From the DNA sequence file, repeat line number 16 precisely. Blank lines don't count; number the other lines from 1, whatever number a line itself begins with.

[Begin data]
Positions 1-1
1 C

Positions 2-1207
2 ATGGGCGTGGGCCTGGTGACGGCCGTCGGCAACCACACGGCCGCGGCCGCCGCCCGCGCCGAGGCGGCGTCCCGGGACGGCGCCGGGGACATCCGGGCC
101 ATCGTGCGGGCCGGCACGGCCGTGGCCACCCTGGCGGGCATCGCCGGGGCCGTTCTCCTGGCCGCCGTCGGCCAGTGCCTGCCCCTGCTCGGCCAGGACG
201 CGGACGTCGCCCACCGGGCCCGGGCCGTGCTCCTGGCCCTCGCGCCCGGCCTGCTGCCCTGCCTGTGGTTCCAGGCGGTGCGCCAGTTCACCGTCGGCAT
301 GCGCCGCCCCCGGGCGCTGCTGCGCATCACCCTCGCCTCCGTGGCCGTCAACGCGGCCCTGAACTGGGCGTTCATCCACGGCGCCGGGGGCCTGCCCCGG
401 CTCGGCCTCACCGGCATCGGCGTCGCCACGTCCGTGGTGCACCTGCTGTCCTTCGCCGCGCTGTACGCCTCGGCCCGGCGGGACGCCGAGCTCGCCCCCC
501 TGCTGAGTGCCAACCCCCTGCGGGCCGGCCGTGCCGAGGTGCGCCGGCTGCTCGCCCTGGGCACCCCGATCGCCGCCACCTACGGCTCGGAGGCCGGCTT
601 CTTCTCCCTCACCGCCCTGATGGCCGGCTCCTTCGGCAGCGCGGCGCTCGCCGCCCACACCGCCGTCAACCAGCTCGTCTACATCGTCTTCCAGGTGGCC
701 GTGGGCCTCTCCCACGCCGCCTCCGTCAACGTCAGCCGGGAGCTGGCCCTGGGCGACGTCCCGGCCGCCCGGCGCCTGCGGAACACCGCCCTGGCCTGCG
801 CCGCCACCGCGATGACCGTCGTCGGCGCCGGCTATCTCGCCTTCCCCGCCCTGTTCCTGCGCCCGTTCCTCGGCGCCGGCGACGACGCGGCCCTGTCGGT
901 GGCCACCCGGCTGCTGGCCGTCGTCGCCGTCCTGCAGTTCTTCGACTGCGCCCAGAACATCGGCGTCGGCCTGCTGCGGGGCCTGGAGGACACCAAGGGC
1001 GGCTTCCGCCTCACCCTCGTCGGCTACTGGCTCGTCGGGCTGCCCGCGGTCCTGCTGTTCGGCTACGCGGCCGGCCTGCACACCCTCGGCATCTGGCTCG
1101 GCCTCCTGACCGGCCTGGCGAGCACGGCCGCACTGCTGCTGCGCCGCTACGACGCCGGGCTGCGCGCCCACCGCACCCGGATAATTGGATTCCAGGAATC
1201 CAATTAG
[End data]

1201 CAATTAG